Stars shining bright above you …

I was lagered and dined at someone else’s expense: eating sushi in a restaurant like one of those celebrities. I admit though to showing myself up by using cutlery because I can’t do fat noodles and chopsticks.

It was genuinely nice to get out: I took off my coat to walk in the rain, breathing in the air, the bus fumes and smell of the city like an old lag released after many years. I enjoyed the chitter-chatter of those around me, listening in when I could to the gossiped minutia of their lives. I also did a bit of gossiping.

I was, though, glad to be home. I’ve found I feel safe indoors, I now worry needlessly about break-ins when I’m out. I have no home insurance because it cost too much and I think someone stealing my House DVD box set might just be the final straw. It’s not something I used to worry about but neurosis comes with long-term employment.

I’ve been offered some part-time work in January which should cover my bills and I’m seriously considering taking it: I will enjoy it; I will look active again while seeking work and I will be again seen as a reliable, trustworthy employee.

I am, though, terrified I won’t be paid on time, won’t make my rent payments and get into further debt. I also worry about affording payments to the pension scheme I’m already a part of and if HMRC will demand the tax I owe despite my contract being for no more than 12 weeks. And I wonder if walking away from a job – even a part-time job – will mean I made myself unemployed and am not, therefore, entitled to benefits. I’m scared a combination of these added pressures on  a short-term income will result in my becoming homeless.

This is neurosis, I know. I can find the answers to my questions before I make a decision, but I’ve never been afraid of being homeless before, it’s never been a threat while I’ve been a working adult. I’ve lived in my flat for a decade and just once got behind on the rent. Now I recognise how surprisingly quickly homelessness can happen: lose your benefits or don’t pay your rent/mortgage and you lose your home.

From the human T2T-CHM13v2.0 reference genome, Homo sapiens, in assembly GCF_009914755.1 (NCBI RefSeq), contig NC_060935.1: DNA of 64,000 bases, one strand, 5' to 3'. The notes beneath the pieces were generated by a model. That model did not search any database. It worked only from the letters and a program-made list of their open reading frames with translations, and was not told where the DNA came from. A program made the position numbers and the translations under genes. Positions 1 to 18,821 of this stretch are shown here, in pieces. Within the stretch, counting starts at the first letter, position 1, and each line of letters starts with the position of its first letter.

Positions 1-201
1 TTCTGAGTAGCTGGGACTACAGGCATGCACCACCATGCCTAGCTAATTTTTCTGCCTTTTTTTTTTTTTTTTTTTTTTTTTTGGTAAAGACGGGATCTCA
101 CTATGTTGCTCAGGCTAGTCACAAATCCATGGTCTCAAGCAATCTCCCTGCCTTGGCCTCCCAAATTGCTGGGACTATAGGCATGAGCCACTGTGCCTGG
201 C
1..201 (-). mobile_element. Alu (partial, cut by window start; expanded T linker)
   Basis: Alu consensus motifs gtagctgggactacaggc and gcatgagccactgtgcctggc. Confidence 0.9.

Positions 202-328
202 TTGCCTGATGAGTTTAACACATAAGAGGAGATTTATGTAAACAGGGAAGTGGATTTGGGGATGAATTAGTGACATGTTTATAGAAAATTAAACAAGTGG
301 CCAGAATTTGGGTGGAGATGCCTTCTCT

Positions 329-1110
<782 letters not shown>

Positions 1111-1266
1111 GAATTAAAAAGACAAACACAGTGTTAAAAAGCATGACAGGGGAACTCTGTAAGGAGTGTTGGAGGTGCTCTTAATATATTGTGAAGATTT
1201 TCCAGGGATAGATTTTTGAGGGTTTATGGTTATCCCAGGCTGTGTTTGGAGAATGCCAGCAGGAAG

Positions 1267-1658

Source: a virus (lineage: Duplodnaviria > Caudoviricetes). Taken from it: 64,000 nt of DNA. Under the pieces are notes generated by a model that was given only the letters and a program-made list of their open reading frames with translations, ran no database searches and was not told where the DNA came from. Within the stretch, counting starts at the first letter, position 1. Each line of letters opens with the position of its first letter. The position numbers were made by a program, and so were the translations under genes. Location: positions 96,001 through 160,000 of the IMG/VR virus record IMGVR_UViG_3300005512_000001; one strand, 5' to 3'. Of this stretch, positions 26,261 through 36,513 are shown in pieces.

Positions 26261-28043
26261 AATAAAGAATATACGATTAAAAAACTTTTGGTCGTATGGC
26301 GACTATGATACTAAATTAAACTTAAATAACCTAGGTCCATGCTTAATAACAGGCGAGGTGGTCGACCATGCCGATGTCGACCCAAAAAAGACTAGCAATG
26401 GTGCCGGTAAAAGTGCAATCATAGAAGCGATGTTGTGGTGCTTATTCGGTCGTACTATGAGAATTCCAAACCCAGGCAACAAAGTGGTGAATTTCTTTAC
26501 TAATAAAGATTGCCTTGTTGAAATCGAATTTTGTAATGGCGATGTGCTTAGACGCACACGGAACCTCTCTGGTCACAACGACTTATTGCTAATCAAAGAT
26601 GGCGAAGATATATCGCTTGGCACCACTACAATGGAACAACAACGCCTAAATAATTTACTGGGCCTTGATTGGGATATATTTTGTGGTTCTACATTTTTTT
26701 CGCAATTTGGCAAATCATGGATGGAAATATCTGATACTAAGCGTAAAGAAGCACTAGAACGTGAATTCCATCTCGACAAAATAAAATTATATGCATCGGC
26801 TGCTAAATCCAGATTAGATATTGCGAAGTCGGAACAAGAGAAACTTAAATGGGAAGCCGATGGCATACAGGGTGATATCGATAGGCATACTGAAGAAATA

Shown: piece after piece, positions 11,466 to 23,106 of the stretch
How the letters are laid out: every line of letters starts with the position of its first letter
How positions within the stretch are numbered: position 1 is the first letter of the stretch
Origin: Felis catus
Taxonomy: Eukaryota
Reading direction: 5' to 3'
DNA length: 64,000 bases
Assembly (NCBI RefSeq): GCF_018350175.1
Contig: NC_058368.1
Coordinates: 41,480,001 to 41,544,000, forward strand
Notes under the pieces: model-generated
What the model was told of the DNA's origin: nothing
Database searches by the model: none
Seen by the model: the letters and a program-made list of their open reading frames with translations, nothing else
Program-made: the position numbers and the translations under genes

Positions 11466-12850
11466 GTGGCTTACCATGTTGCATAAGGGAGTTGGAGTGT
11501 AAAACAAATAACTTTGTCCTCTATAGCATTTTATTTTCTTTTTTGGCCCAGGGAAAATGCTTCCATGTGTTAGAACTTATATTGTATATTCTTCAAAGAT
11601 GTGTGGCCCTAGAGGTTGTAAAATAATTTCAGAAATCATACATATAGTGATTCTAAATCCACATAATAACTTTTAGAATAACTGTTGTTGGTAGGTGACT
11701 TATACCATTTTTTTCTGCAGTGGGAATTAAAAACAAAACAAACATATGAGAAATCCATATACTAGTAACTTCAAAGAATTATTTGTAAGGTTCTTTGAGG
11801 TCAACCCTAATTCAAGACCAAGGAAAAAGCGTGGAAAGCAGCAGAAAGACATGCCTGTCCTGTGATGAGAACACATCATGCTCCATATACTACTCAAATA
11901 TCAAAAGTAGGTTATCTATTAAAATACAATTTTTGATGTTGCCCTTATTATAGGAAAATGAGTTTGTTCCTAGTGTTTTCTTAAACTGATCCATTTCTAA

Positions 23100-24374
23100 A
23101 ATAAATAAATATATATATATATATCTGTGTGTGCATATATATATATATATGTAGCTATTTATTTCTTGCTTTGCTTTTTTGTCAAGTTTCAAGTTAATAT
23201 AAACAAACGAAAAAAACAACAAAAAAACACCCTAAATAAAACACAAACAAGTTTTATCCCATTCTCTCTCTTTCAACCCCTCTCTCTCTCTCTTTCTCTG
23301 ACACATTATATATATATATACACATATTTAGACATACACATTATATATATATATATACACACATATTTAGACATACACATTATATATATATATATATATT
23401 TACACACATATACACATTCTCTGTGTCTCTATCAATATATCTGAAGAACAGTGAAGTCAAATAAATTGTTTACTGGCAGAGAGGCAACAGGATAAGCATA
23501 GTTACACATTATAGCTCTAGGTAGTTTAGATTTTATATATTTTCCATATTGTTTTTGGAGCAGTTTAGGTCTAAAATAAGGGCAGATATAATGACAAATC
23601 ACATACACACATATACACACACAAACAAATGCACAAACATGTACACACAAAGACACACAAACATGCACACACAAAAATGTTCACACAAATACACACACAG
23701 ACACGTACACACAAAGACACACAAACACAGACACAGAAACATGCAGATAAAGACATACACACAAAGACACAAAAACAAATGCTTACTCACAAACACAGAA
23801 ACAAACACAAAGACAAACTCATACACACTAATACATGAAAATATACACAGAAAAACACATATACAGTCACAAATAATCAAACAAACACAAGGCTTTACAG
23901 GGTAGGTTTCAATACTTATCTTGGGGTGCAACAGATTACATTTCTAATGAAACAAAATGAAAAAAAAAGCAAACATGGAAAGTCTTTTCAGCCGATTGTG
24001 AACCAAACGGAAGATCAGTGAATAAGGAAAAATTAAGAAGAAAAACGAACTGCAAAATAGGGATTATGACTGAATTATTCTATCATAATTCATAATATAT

The Guardian reports on documentary film-maker Robert Wilkins who travelled on the night-time bendy bus in London just before it was taken off the road and says, “Rather than the stereotype rough sleeper – the gaunt, grizzly wino in tattered clothes – he found people who had to their surprise been tripped up by joblessness, eviction and relationship breakdown and had fallen rapidly on hard times. Some who travelled the buses every night were reluctant to even accept that they were homeless.

“As Wilkins says: “They weren’t like I imagined homeless people to be.”

There was much celebration about the end of the bendy bus and blame for its existence thrown Ken Livingstone’s way but I had not considered for a second that it had given a few hours of sleeping in safety to some of the capital’s homeless.

You don’t have to sleep on a bendy bus or in a doorway to be homeless: you could be sleeping on friends’ settees, forced to move back in with parents, using a relatives’ spare room. You’re still without a permanent address.

Sky News reports, “Government cuts and high unemployment are driving a sharp rise in the number of young people who are homeless. Charities believe there is a worrying link between the record youth unemployment figures and the people they are dealing with.”

The report goes on, “A survey carried out by Homeless Link reveals 44% of homeless services and 48% of councils have reported an increase in young people seeking help […] and 62% of young homeless people seen by charities were not in education, training or employment, and around half were in financial difficulties.”